Published: 14 October 2016
Author(s): Guan Sen Kew, Vijay K. Sharma, Jonathan J.Y. Ong
Issue: October 2016
Section: Internal Medicine Flashcard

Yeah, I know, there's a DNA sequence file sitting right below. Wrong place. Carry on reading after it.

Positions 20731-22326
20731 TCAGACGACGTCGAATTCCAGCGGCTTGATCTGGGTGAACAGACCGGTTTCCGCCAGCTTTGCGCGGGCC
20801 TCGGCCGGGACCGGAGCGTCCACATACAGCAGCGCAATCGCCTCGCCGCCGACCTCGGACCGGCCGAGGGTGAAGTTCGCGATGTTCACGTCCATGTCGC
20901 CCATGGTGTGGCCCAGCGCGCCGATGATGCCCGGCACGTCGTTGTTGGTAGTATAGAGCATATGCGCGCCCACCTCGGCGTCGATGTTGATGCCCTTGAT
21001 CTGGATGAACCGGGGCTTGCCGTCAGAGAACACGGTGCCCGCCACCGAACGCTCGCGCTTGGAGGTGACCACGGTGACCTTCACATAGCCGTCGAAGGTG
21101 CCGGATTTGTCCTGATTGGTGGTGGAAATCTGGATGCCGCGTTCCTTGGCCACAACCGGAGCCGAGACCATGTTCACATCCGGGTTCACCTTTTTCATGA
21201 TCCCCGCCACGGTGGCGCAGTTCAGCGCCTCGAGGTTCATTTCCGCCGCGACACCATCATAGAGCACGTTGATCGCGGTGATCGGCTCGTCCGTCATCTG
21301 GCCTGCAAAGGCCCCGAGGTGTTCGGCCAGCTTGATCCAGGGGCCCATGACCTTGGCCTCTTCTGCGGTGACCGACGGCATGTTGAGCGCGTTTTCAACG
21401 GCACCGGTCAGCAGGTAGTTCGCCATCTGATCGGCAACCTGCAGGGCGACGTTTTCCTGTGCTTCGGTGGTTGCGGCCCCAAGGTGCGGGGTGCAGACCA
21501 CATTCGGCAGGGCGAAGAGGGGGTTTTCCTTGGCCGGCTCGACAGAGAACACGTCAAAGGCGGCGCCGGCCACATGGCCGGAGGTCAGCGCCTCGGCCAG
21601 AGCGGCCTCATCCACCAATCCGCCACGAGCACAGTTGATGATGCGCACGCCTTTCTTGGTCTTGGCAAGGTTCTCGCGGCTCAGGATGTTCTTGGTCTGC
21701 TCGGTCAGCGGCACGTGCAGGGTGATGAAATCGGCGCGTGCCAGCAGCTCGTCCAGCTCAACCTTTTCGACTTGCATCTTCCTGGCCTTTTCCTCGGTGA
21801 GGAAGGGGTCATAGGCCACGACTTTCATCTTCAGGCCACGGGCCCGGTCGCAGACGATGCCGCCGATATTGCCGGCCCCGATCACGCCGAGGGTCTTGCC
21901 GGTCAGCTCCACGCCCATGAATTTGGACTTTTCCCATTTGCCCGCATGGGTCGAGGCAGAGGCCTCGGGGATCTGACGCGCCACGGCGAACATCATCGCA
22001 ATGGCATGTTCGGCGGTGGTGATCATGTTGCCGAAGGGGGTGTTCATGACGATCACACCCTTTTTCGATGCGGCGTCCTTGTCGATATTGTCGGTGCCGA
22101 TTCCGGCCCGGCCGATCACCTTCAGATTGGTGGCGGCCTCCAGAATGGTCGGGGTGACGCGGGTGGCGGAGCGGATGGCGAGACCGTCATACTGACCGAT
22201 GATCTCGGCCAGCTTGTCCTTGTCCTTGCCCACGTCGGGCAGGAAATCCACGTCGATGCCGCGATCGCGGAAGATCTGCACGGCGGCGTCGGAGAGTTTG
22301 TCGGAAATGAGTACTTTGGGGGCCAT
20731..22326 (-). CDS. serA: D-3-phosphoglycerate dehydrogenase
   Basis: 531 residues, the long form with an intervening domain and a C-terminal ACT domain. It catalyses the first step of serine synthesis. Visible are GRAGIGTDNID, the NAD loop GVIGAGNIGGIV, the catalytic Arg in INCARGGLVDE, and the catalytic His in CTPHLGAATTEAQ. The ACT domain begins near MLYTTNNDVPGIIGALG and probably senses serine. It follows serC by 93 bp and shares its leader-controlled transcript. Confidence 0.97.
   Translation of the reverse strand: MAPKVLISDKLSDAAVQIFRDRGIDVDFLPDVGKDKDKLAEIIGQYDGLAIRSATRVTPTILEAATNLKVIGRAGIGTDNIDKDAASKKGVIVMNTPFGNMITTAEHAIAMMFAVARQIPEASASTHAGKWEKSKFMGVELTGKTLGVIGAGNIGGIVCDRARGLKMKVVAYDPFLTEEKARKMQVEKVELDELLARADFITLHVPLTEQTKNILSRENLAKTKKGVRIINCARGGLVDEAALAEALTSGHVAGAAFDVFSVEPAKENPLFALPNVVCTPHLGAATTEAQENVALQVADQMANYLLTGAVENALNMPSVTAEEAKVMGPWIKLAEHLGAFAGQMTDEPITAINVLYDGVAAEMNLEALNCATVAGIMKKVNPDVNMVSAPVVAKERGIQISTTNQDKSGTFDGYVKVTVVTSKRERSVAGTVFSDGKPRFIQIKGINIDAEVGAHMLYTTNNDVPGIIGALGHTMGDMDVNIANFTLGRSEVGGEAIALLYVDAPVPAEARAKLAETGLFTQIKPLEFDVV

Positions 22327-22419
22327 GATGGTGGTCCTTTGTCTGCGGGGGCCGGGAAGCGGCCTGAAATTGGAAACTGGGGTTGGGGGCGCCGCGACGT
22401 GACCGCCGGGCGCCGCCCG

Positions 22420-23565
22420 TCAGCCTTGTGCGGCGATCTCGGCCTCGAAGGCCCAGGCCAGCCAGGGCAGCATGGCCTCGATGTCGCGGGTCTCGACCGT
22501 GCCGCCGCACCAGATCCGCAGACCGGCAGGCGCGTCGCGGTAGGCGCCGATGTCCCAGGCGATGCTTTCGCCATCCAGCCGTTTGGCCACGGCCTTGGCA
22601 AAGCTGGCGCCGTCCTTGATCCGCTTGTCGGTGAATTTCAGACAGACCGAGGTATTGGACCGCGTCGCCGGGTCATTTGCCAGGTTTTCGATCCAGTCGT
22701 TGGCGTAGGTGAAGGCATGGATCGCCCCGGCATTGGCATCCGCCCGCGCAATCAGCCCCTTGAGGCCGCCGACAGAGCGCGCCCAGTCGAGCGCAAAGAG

A 63-year old man, with a past medical history of hypertension and dyslipidemia, presented with a one-day history of isolated left-hand weakness of sudden onset. Neurological examination revealed a left ‘wrist-drop’ and weak extension of the digits. Sensation was intact. Brain magnetic resonance imaging (MRI) showed a typical ‘omega’ shaped area of restricted diffusion in the ‘motor hand strip’ over the M1 ‘knob area’ (A). There was the presence of a large homogeneous plaque with surface ulceration on cervical duplex sonography of the right internal carotid artery (B) and microembolic signals were observed on transcranial Doppler (C).

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